In an incident reminiscent of the Kang Nam I incident, a U.S. Navy ship has forced another suspected North Korean arms ship to turn around at sea, rather than face the risk of being searched in port. David Sanger of the New York Times reports:
The most recent episode began after American officials tracked a North Korean cargo ship, the M/V Light, that was believed to have been involved in previous illegal shipments. Suspecting that it was carrying missile components, they dispatched a Navy vessel, the destroyer McCampbell, to track it.
“This case had an interesting wrinkle: the ship was North Korean, but it was flagged in Belize,” one American official said, meaning it was registered in that Central American nation, perhaps to throw off investigators.
But Belize is a member of the Proliferation Security Initiative, an effort begun by President George W. Bush’s administration to sign up countries around the world to interdict suspected unconventional weapons. It is an effort that, like the military and C.I.A. drone programs, Mr. Obama has adopted, and one of the rare areas where he has praised his predecessor.
According to American officials, the authorities in Belize gave permission to the United States to inspect the ship.
On May 26, somewhere south of Shanghai, the McCampbell caught up with the cargo ship and hailed it, asking to board the vessel under the authority given by Belize. Four times, the North Koreans refused.
As in the 2009 case, which involved the North Korean vessel the Kong Nam 1, the White House was unwilling to forcibly board the ship in international waters, fearing a possible firefight and, in the words of one official, a spark “that could ignite the Korean peninsula. Moreover, the Americans did not have definitive proof of what was in the containers — and a mistake would have been embarrassing.
Wait till you read what happened when the White House confronted the Burmese with the evidence.
Various nations have now intercepted multiple North Korean arms shipments since the passage of U.N. Security Council 1874, which prohibits North Korea from selling weapons. In some cases, the cargo was seized; in other cases, because of a loophole in the resolution that prevents the boarding of the ships on the high seas, the shipments were merely turned around and forced to return to North Korea.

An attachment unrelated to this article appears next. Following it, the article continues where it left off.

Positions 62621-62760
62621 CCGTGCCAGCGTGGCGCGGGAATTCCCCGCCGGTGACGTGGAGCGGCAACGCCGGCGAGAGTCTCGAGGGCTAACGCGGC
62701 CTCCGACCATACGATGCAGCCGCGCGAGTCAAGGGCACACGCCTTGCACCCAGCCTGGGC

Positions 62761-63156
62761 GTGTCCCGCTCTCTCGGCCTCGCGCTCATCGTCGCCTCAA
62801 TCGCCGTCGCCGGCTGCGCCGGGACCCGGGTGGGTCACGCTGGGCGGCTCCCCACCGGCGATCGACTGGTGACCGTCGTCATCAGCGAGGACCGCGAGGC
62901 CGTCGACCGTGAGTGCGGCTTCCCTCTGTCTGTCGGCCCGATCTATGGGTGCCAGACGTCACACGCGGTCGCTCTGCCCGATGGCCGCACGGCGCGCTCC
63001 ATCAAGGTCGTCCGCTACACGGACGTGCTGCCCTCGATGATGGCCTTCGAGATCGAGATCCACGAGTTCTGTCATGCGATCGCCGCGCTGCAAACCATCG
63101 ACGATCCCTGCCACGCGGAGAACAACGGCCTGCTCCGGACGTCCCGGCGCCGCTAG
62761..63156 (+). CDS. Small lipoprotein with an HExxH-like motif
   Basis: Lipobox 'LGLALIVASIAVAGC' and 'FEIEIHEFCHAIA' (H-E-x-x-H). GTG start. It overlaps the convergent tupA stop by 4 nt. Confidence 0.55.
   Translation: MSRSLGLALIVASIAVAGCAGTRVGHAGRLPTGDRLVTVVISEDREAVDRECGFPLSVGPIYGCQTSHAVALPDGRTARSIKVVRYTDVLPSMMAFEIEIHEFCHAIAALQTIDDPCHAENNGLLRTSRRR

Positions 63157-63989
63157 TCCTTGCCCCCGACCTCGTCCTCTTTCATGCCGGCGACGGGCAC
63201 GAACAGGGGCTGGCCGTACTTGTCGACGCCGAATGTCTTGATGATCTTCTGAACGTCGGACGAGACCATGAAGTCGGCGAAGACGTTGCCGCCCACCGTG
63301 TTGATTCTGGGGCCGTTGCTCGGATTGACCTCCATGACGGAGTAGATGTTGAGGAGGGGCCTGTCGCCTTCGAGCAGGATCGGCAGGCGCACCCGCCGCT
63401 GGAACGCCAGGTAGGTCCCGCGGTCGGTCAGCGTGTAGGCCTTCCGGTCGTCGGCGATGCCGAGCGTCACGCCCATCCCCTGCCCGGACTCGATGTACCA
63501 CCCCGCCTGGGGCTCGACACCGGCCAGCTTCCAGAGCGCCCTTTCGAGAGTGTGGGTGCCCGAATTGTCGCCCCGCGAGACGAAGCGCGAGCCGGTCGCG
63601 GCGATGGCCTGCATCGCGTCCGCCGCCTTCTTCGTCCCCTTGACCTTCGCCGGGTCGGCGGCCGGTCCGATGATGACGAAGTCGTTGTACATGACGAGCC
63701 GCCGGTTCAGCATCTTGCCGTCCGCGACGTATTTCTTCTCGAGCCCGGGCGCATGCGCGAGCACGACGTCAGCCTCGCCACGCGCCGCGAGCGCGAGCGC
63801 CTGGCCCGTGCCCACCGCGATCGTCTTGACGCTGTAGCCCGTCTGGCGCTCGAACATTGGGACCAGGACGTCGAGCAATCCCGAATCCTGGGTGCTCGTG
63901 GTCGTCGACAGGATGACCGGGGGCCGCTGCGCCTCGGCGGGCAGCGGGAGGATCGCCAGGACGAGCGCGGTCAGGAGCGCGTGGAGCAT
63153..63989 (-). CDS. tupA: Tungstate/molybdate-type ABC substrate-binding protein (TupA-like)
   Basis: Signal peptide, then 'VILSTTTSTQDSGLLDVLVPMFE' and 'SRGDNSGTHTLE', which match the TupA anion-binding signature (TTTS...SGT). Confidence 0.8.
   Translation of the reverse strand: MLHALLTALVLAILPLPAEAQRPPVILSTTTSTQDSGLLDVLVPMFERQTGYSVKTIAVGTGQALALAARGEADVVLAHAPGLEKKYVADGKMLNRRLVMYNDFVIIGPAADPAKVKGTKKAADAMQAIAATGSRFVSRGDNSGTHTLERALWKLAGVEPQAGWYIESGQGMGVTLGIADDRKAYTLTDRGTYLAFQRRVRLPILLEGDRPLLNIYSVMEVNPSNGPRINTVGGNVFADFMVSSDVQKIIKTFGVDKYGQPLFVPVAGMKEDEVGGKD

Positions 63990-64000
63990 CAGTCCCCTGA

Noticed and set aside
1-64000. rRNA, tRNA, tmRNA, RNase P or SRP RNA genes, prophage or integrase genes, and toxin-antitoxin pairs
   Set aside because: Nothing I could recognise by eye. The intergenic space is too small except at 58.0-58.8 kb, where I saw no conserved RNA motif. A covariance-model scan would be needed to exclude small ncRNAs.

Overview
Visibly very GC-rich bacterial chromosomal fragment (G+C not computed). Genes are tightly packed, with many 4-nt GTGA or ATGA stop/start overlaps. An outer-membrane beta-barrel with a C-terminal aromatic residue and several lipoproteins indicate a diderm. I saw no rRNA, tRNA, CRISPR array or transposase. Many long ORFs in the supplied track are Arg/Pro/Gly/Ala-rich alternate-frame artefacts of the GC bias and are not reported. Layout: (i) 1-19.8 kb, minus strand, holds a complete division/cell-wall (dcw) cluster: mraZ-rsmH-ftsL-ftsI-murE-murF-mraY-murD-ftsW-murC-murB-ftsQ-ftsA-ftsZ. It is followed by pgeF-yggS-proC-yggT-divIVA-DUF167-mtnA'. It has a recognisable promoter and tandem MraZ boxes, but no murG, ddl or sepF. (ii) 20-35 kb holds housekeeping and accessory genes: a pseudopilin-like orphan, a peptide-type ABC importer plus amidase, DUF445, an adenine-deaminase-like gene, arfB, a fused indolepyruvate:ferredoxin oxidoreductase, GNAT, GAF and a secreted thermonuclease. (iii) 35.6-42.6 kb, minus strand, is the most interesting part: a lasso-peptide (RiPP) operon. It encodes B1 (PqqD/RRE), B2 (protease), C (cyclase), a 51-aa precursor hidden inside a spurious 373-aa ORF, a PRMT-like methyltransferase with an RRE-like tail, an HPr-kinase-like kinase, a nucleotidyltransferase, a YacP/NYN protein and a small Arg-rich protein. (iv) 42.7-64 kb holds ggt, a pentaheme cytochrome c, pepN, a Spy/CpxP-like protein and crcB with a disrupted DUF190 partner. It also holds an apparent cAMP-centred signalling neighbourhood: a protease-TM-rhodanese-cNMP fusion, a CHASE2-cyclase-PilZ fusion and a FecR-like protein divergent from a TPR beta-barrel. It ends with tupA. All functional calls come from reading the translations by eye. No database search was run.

– June 2009: In the first test of UNSCR 1874’s interdiction provisions, the U.S.S. John S. McCain, Jr. shadows the North Korean Kang Nam I, suspected of carrying arms from North Korea to Burma. The North Korean ship eventually turns around and heads home, reportedly after the Burmese authorities accede to U.S. demands to “search” the ship in port.
– August 2009: In an incident that’s never fully explained, Indian authorities search a North Korean ship in their territorial waters after ferry passengers point to the ship’s suspicious behavior. No word on what was found on the ship.
– August 2009: The UAE searches several containers aboard a Bahamian-flagged ship that are headed from North Korea to Iran. They containers are filled with rocket-propelled grenades of the same kind that Iran manufactures, but which are perfect for terrorist use in a less traceable form. And as I’m sure most of you have heard, North Korea was removed from the list of state sponsors of terrorism on October 11, 2008. Discuss.
– October 2009: South Korea seizes four North Korean containers; no word on what’s inside.
– December 2009: An Soviet-built Il-76 cargo plane makes an emergency landing in Bangkok. Authorities search the plane and find it filled with weapons bound for Iran, including ballistic missile parts and man-portable surface-to-air missiles.
– February 2010: South Africa seizes containers filled with tank parts, shipped under a false bill of lading, for one of the warring parties in the civil war in D.R. Congo.
To an extent, North Korea has been able to evade the effect of sanctions by shipping its cargo through China, which turns a blind eye to North Korea’s proliferation whenever it can get away with it. That previously included occasions when suspicious North Korean planes were sitting on the tarmac at Beijing, while Condi Rice was cabling the Chinese government.
For all of the criticism from the Bush Administration’s adventurism, its record of enforcement against the North Koreans was flaccid. Recall that Bush himself allowed the So San to deliver its cargo of missiles to Yemen, even after Spanish marines forcibly boarded it. For all the hyperventilations from future Obama voters about Bush’s supposed unilateralism, he decided to let the shipment go (a) to appease the Yemeni government, which probably was worth something to us, but also (b) because he didn’t have a U.N. resolution authorizing the boarding. The latter defense can’t be offered for his 2007 decision to green-light a shipment of tank parts to Ethiopia, just months after John Bolton pushed through UNSCR 1718. But at least Bolton’s legacy has found new life — ironically, during the Barack Obama Administration. Who’d have guessed?